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Manipulation in U.S. REIT Investment Performance Evaluation: Empirical Evidence


We investigate whether Real Estate Investment Trust (REIT) managers actively manipulate performance measures in spite of the strict regulation under the REIT regime. We provide empirical evidence that is consistent with this hypothesis. Specifically, manipulation strategies may rely on the opportunistic use of leverage. However, manipulation does not appear to be uniform across REIT sectors and seems to become more common as the level of competition in the underlying property sector increases. We employ a set of commonly used traditional performance measures and a recently developed manipulation-proof measure (MPPM, Goetzmann et al., Rev Finan Stud 20(5):1503–1546, 2007) to evaluate the performance of 147 REITs from seven different property sectors over the period 1991–2009. Our findings suggest that the existing REIT regulation may fail to mitigate a substantial agency conflict and that investors can benefit from evaluating return information carefully in order to avoid potentially manipulative funds.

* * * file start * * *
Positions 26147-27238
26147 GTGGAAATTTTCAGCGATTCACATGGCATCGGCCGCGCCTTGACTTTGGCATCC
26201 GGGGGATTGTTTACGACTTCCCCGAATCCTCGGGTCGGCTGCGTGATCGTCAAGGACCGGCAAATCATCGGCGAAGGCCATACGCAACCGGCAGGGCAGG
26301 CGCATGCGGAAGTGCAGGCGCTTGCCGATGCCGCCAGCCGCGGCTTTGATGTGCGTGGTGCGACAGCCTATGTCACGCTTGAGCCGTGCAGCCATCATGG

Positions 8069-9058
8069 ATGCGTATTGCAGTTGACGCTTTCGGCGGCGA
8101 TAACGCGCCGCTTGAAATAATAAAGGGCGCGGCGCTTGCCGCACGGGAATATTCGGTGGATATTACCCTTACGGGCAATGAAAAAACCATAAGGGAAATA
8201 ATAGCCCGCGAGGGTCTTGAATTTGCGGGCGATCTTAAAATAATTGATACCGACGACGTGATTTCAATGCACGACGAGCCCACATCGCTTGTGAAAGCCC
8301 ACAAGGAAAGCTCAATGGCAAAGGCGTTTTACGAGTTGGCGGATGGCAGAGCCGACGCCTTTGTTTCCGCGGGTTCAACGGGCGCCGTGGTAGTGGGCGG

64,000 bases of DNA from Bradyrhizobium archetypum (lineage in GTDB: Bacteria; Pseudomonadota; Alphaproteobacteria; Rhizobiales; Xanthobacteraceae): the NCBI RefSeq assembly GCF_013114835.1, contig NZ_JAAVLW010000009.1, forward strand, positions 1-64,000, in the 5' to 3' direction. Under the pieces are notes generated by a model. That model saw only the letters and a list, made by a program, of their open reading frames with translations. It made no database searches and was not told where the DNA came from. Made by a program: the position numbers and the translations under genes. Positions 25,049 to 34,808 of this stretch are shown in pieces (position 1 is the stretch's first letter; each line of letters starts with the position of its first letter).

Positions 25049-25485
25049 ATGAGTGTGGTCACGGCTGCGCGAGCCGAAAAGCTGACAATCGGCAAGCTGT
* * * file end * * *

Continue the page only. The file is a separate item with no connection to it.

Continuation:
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    Note that we run these regressions for the difference in ranking under the Jensen measure and the MPPM only as this difference produces the highest cross-sectional variation, a strategy commonly employed in the literature (Daniel and Titman 2011; Fama and French 1992, 1993; Fama and MacBeth 1973).


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Correspondence to Eva Steiner.

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Alcock, J., Glascock, J. & Steiner, E. Manipulation in U.S. REIT Investment Performance Evaluation: Empirical Evidence. J Real Estate Finan Econ 47, 434–465 (2013).

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  • Real estate
  • Performance evaluation
  • Manipulation